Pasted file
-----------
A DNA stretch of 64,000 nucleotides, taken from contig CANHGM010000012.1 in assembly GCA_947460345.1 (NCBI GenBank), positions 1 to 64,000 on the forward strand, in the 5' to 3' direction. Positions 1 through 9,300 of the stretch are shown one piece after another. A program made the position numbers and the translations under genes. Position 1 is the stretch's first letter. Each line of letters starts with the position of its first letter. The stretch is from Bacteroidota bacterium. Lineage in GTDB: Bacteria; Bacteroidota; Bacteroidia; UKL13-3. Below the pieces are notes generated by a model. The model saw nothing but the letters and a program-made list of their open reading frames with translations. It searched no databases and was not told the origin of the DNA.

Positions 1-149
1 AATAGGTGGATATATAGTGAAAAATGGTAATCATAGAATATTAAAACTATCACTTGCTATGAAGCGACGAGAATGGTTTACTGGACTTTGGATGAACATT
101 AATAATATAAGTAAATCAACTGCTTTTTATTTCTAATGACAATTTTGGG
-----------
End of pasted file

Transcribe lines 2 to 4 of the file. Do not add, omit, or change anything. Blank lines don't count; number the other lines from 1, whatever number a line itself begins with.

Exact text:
Positions 1-149
1 AATAGGTGGATATATAGTGAAAAATGGTAATCATAGAATATTAAAACTATCACTTGCTATGAAGCGACGAGAATGGTTTACTGGACTTTGGATGAACATT
101 AATAATATAAGTAAATCAACTGCTTTTTATTTCTAATGACAATTTTGGG